In all of education, and especially in higher education, we are committed to cultivating strong critical thinking in our students. Many of our classes provide students with essential tools for critical thinking as we try to help them understand statistical and scientific methods of analysis, forms of argument and evidence, and even the values from which our questions emerge. We strive to shake our students from their comfortable senses of reality so that they may form their own understandings of truth and what makes a good life. We want them to leave us empowered, confident in their ability to navigate the myriad questions and decisions they will face in their lives. These efforts are our passion and our joy.
Sometimes, however, we need to think a little deeper about what we want to accomplish with these critical thinking skills. We must consider the cultural contexts in which our students have been raised and ask ourselves just how much critical thinking they can take. Lately I’ve been noticing that a lot of our young people are a little freaked out. There have been lots of articles in the popular press about this, and I don’t know what the real figures are about anxiety, but I will say that there are some real and frightening things that have happened during this group’s childhood that gives them the right to be scared.
Consider Columbine, Virginia Tech, Aurora, Sandy Hook, Parkland. Gun violence isn’t just a story for the unlucky few, it is a dominant narrative in all of our student’s lives. Then there’s September 11th and the subsequent wars, literal and cultural, that never seem to end. Terrorism is a reality in the United States, not just something we can say is happening elsewhere. Oh, and let’s not forget climate change, which is starting to scare our young people a great deal. They are wondering about the feasibility of planning anything in the face of the looming crises of rising waters and shrinking resources. No wonder they are a little shaken.
Now listen, people have had rough childhoods before. I grew up at the tail end of fears about nuclear disaster and war and lots of my friends were truly terrified of that potential reality. I knew many veterans of Vietnam, and a fair number of conscientious objectors, who were suffering the after-effects of that war. Then there were the wars before that, and the Great Depression, and dustbowls, and segregation, and poverty, and so on. Disasters and injustice have always been here, but that’s not how it feels to this generation. The media messages are universally devastating, positive narratives are shaky, threats are nearby, and the future, at least in terms of the climate, appears to be out of their control.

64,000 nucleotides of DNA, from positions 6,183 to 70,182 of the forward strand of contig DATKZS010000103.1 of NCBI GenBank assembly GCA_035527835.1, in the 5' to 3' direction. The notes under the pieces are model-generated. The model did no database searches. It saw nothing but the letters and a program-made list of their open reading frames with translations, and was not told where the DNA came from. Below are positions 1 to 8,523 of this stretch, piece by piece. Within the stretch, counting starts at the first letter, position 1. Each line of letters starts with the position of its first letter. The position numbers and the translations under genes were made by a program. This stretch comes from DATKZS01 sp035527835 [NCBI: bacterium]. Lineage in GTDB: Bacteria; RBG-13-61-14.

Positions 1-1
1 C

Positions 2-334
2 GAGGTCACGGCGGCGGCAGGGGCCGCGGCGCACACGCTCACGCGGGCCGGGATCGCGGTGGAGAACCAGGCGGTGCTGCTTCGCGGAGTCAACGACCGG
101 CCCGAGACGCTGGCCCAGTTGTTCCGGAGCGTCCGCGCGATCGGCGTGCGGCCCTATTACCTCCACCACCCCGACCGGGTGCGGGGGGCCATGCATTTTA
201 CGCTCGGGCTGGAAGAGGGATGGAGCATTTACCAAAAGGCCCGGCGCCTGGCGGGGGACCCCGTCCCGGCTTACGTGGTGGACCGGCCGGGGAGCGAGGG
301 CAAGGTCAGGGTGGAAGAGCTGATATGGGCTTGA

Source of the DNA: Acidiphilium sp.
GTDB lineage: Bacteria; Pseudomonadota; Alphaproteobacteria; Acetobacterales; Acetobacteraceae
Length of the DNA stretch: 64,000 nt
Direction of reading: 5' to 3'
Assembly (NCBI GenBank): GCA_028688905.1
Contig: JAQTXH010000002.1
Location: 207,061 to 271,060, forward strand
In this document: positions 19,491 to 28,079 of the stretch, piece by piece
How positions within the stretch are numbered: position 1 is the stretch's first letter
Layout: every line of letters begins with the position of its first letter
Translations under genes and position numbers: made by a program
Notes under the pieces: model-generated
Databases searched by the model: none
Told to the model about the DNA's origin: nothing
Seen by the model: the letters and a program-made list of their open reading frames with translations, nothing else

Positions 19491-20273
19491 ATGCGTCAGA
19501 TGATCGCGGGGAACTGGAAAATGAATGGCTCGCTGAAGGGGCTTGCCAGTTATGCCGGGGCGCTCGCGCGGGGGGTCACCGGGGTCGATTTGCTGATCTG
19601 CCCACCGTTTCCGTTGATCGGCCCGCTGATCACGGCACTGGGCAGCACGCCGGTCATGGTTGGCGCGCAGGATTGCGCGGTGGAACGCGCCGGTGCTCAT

So what about critical thinking? Well it is more important than ever. We have to give our students the tools to decode probabilities, if for no other reason than to relieve some of their fear levels. We have to show them how science and technology may have caused some of the problems of climate change, but they might also be tools to some of the solutions. We have to teach them to argue with bad evidence and to identify good evidence, even if it is just the best evidence to date. We have to show them that they are capable of making a case for the kind of world they want to live in. We need to recount the scope of the history of changes that have made most of us ashamed of our bigotries and biases so that our students have a sense of how far we’ve come.
And then we need to take another step after all of that. We need to cultivate agency. As we consider creating the necessary moments in our curriculum when we disrupt our students’ assumptions about what is real, we also have to consider creating pathways to agency. We can’t flinch from the complexities of the world. There are real dangers and disagreements that have to be sorted out, but we cannot leave our students without a sense that they might be able to sort out at least one part of the messes they perceive.
So, let’s look through our course plans and the experiences we are designing and consider building in some opportunities to discover that agency. Don’t just show them the problems, show them some of the ways we might start looking for solutions. Perhaps there are small things that you can actually tackle in your classes–things like community service, or a campus culture initiative, or promoting good environmental practices. Perhaps there is some group research that can become a policy recommendation that your students might take on. Maybe there is room to connect with neighborhoods in productive ways. These things will be small, but if they truly flow from the learning context, they can have a profound impact on our students’ confidence in their ability to make positive change in the world.
We really need to do this. We have to balance the critical skills with that sense of agency. It is this sense of agency that will help all of us move from anxiousness to action. We may not believe in our agency everyday, but those little glimmers might just make us hopeful enough to use our critical thinking to make things better.